5. A favorite song to play live? Why?


It’s funny, we hardly play the song live, maybe because it’s a little bit slower. And maybe even because we don’t play it much, it always excites me when I see it on a setlist, but “States of Friction” from Man Of The World is one of my favorites [Editor’s Note: One of the Impound’s favorite ALO tunes, too]. It’s different than most of our songs, the groove of it, and we pulled in some of the cool soundscapes we created in the studio into a sampler we use live. The texture and ambiance always sounds really neat to me. I like Zach’s lyrics to the song too, which I get to sing on a few harmony parts. It’s just a cool tune and one that speaks to me.

6. Best part of touring life? Most challenging/negative part of touring life?


The best part of touring for me is getting to see so many different places. I love meeting new people and experiencing the different cultural styles. I love hitting up recommended food spots and discovering cool little record stores.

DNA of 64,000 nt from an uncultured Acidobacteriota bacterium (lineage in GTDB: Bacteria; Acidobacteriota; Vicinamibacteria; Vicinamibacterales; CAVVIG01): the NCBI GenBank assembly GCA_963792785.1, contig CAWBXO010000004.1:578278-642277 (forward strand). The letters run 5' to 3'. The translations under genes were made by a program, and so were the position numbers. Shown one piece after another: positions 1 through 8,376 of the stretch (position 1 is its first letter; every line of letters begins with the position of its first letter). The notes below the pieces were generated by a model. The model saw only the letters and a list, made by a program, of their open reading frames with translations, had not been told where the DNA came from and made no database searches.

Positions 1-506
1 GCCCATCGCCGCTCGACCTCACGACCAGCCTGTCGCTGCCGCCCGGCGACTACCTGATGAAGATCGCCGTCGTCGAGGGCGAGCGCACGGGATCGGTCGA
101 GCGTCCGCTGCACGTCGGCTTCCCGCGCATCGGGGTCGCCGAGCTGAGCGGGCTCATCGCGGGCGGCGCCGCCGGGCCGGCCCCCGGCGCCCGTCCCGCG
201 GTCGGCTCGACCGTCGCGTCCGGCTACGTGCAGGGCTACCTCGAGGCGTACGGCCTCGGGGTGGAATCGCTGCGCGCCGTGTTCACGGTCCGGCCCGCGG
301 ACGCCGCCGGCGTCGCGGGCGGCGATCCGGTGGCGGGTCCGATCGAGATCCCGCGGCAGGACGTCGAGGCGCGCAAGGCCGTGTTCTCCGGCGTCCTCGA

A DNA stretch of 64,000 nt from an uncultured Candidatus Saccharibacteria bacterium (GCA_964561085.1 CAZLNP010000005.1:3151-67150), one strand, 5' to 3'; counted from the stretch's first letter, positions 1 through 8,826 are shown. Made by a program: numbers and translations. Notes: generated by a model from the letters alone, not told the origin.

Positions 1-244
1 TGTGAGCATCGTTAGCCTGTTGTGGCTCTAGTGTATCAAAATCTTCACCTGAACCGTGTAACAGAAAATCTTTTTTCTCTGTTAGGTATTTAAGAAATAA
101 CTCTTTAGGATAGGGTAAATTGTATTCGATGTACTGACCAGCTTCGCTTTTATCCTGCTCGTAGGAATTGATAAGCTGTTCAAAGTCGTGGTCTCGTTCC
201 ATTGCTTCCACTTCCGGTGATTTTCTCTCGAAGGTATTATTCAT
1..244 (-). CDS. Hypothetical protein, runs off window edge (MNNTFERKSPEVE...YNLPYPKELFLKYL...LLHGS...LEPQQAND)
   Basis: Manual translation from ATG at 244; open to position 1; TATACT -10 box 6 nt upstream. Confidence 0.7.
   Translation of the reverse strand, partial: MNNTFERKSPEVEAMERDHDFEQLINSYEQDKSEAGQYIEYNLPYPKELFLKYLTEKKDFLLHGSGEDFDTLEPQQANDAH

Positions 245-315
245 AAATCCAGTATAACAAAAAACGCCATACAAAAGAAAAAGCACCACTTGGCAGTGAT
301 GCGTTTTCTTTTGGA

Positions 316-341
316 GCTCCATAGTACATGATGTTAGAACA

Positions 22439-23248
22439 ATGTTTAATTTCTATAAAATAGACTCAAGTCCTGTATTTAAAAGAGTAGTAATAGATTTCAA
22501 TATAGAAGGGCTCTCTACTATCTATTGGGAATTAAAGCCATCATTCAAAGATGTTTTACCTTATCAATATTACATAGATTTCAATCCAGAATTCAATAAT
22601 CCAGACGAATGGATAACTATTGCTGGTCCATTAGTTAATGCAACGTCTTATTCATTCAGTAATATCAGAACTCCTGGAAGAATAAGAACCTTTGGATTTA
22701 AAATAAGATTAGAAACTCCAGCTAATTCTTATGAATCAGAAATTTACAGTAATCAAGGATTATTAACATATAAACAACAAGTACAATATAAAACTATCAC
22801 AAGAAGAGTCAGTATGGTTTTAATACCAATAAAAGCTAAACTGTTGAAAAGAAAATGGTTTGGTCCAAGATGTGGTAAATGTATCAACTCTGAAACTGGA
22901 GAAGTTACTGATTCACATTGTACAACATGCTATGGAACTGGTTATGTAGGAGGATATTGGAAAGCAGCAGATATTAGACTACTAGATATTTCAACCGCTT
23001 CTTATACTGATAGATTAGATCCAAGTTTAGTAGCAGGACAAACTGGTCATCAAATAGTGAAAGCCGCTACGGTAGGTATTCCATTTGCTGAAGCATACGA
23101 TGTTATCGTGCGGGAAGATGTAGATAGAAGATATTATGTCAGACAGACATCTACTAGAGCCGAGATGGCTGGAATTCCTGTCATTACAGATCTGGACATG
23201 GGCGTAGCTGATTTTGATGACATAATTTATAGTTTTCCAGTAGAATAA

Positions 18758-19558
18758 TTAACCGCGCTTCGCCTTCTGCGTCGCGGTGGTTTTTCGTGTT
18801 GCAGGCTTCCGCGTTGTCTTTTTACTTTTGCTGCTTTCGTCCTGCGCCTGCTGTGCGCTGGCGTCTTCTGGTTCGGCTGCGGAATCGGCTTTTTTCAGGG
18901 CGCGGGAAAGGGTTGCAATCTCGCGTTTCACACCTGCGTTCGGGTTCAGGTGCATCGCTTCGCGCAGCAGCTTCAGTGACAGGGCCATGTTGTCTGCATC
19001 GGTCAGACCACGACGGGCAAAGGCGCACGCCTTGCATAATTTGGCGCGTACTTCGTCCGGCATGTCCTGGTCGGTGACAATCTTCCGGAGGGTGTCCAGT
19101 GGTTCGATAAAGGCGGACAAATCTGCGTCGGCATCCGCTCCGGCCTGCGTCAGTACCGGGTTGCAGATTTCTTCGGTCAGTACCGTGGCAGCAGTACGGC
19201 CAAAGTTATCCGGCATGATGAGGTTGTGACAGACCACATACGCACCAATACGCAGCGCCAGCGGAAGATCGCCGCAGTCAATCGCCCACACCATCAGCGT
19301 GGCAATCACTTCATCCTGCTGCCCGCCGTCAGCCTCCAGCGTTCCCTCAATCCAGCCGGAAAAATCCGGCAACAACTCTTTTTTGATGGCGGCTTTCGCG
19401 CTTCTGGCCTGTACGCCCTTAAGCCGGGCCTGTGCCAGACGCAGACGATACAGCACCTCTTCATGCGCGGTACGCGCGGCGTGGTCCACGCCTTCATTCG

The most challenging part is no doubt staying healthy. The long drives, the lack of consistent sleep, the eventual bad food stops, the temptation of having a few drinks each night (our office is a bar after all) are all challenges in staying bright-eyed and bushy-tailed. Adrenaline can sometimes get you through tough little spurts, but on marathon tours you really have to think sustainably. Mental preparation sometimes helps me, keeping your head up so you’re aware of what kind of storm you’re headed into and where and when you’ll get a chance to rest and recoup.

7. With more than 20 years in ALO’s history – countless tours, special shows like the recent Fly Like An Eagle late night, seven studio albums – what do you think the future of ALO holds? Rock operas? More elaborate costuming? Chorus girls and helper monkeys onstage? What’s next?


Well, I could certainly imagine developing our live show so it’s an even more elaborate experience. We keep discovering new ways to stitch our material together and use different songs to tell certain stories each night. I could see incorporating more visual stage stunts. I could see possibly even expanding the band a bit with percussion, horns and more vocals. I could also see this move affecting our studio work, as far as creating music that may support a bigger stage show approach. Rock operas, chorus girls, helper monkeys? Exactly!